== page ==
1. Secondly, the nature of a contribution lot entitlement schedule itself suggests that the allocation of lot entitlements is to be made on the basis of the impact that individual apartments make upon the costs of operating and running a community titles scheme. Contribution lot entitlements determine the apartment’s share of the outgoings. The starting point is that the entitlements should be equal. A departure from that principle is allowable only where it is just, or fair, to recognise inequality. The departure must take as its reference point the proposition, from which it departs, that apartment owners should contribute equally to the costs of the building. The focus of the inquiry is the extent to which an apartment unequally causes costs to the body corporate.
  1. The third consideration is that if this principle not be the applicable one then there is no basis on which applications for adjustment of contribution lot entitlement schedules can consistently be made. As the evidence in this application shows, if the inquiry is limited to the extent to which an apartment creates costs, or consumes services, above or below the average, one can readily determine what the contribution lot entitlement should be. The high degree of similarity in the reports of Mr Sheehan and Mr Linkhorn demonstrates this. If the inquiry be wider and include such nebulous criteria as the structure of the scheme, or the nature, features and characteristics of the apartments in the scheme, and the purposes for which they are used, there is no intelligible basis on which there could be a consistent and coherent determination of applications for adjustment of lot entitlements. Each case would be determined idiosyncratically and a vast variety of circumstances might be relied upon to depart from, and therefore erode, the principle said to be paramount, that there should be an equality of entitlements.
  1. Accordingly I would construe s 49 of the Act, and in particular subsection (4), as meaning that those identified matters to which a court may have regard are to be regarded only to the extent, if any, that they affect the cost of operating a community titles scheme.
  1. The evidence adduced by both parties proceeded on this basis. It established that:
  • The present lot entitlement schedule is not equal.
  • The present lot entitlement schedule is not just and equitable.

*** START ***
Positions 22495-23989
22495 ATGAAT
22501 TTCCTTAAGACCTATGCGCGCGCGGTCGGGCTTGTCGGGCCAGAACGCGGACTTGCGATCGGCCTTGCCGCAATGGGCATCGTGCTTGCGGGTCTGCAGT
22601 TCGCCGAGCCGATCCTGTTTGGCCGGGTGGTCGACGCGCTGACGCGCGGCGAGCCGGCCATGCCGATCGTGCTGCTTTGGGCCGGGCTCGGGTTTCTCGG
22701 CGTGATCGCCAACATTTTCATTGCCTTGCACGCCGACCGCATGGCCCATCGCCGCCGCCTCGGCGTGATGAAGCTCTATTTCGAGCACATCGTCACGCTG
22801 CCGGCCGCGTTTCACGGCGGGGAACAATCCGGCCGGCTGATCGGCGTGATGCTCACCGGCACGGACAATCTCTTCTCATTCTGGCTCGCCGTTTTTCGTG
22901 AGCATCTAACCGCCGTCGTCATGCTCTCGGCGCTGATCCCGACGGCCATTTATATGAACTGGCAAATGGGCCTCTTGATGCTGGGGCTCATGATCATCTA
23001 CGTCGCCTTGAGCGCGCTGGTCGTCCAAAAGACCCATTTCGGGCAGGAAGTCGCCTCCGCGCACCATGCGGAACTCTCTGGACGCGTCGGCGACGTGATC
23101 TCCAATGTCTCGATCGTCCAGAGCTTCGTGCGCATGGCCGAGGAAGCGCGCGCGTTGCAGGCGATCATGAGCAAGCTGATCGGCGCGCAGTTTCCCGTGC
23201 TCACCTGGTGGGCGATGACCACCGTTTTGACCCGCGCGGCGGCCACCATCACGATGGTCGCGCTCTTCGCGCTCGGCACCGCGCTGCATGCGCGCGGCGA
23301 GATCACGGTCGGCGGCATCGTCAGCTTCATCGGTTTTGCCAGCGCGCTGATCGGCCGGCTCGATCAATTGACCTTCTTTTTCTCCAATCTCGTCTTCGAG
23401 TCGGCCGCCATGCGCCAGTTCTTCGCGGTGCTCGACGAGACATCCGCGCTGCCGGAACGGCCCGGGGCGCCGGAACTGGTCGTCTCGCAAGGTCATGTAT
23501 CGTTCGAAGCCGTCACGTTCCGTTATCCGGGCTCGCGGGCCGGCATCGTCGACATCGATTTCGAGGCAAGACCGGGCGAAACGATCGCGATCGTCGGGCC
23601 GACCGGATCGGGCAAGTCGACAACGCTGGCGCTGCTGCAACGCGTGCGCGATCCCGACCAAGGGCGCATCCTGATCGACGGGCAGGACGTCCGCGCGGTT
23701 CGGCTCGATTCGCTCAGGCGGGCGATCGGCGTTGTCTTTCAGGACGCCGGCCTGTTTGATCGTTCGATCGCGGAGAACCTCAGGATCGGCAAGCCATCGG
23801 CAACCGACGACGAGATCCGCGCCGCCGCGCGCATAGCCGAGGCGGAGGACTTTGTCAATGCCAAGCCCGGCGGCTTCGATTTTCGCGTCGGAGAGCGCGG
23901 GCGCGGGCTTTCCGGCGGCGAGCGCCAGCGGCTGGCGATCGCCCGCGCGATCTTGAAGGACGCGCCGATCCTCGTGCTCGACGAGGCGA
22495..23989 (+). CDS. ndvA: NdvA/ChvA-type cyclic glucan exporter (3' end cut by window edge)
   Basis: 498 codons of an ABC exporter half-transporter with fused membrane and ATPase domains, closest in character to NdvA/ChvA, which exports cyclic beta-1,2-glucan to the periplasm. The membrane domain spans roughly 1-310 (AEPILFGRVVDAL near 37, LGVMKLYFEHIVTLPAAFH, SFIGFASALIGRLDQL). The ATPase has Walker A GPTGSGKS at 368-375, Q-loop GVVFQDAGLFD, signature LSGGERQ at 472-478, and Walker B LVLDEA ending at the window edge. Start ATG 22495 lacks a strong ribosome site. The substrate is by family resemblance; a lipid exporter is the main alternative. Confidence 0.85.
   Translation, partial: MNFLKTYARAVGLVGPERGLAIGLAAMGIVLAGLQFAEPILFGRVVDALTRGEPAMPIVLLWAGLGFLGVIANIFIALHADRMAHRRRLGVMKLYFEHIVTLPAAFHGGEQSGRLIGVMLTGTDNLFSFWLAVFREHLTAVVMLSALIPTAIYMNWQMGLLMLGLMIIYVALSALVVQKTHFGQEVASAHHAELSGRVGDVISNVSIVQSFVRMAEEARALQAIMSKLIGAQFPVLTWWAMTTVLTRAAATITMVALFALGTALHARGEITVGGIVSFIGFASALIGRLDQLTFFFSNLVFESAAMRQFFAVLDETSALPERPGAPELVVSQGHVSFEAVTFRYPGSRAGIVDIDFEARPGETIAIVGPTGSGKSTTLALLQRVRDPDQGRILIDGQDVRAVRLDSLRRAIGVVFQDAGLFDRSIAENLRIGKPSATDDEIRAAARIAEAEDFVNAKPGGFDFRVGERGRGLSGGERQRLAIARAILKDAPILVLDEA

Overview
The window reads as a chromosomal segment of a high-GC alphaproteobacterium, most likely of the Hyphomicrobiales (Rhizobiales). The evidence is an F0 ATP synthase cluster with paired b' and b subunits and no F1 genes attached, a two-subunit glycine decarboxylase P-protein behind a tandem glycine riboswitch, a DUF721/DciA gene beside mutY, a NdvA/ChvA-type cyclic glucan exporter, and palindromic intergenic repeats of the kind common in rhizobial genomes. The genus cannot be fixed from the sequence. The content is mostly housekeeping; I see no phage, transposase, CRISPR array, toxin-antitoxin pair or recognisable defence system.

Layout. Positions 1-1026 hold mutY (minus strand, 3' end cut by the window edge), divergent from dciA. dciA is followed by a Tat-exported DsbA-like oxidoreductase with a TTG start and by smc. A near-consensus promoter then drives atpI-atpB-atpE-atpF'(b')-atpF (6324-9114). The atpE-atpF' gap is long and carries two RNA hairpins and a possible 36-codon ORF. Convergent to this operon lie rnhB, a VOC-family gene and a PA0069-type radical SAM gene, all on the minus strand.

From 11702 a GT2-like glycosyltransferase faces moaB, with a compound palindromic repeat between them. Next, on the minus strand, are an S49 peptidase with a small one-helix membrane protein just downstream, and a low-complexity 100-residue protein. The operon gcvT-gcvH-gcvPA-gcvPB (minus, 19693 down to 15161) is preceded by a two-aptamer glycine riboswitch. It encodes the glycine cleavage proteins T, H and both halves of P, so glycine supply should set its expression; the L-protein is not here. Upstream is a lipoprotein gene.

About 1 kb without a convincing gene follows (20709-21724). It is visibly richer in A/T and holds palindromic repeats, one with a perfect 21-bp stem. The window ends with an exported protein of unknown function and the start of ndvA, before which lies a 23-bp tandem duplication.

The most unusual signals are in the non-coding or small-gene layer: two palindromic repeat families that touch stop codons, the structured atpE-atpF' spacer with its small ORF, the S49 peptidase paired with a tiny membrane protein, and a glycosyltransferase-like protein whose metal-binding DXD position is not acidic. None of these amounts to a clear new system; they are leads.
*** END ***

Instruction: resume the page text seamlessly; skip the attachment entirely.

• An equal contribution lot entitlement schedule would not be just and equitable.
  • A contribution lot entitlement schedule in the terms compiled by Mr Sheehan or Mr Linkhorn would be just and equitable.
  1. The applicants indicated that they would accept an adjustment to the schedule to be in the terms appearing in the reports of either Mr Sheehan or Mr Linkhorn, or so that the lot entitlements were equal. I think it appropriate to order the adjustment to be in accordance with Mr Linkhorn’s schedule. The differences are small but his approach adjusted for the cost of the lifts with greater precision than did Mr Sheehan’s. As well the order will affect existing rights so that it is appropriate to make the least adjustment necessary to give effect to the principles required by the Act. By adopting the proposal advanced by the respondent’s witness this principle is respected.
  1. I would propose that the application for leave to appeal be granted and that the appeal be allowed. I would set aside the order of the District Court and instead order that the lot entitlement contribution schedule for Centrepoint CTS 7779 be adjusted so that the respective contribution lot entitlements recorded in the community management scheme be as follows:

Lot Number

Contribution Lot Entitlements

  Levy Per Entitlement

$19.18

1

189

2

198

3

192

4

194

5

192

6

194

7

190

8

197

9

192

10

192

11

193

12

189

13

190

14

191

15

191

16

193

17

189

18

198

19

192

20

191

21

198

22

204

23

192

24

191

25

195

26

202

27

192

28

191

29

193

30

201

31

192

32

196

33

185

34

185

35

207

36

198

37

185

38

185

39

206

40

197

41

185

42

185

43

206

44

219

45

209

46

211

47

207

48

211

49

207

50

211

51

207

TOTAL

       10000

  1. The respondent should pay the applicants’ costs of the application for leave to appeal and of the appeal.
  1. ATKINSON J:  I agree with the reasons for judgment of Chesterman J and the orders proposed.
Close

Editorial Notes

  • Published Case Name:

    Fischer & Ors v Body Corporate for Centrepoint Community Title Scheme 7779

  • Shortened Case Name:

    Fischer v Body Corporate for Centrepoint Community Title Scheme 7779

  • Reported Citation:

    [2004] 2 Qd R 638

  • MNC:

    [2004] QCA 214

  • Court:

    QCA

  • Judge(s):

    McPherson JA, Chesterman J, Atkinson J

  • Date:

    25 Jun 2004

Litigation History

Event Citation or File Date Notes
Primary Judgment NA - -
Appeal Determined [2004] 2 Qd R 638 25 Jun 2004 -

Appeal Status

{solid} Appeal Determined (QCA)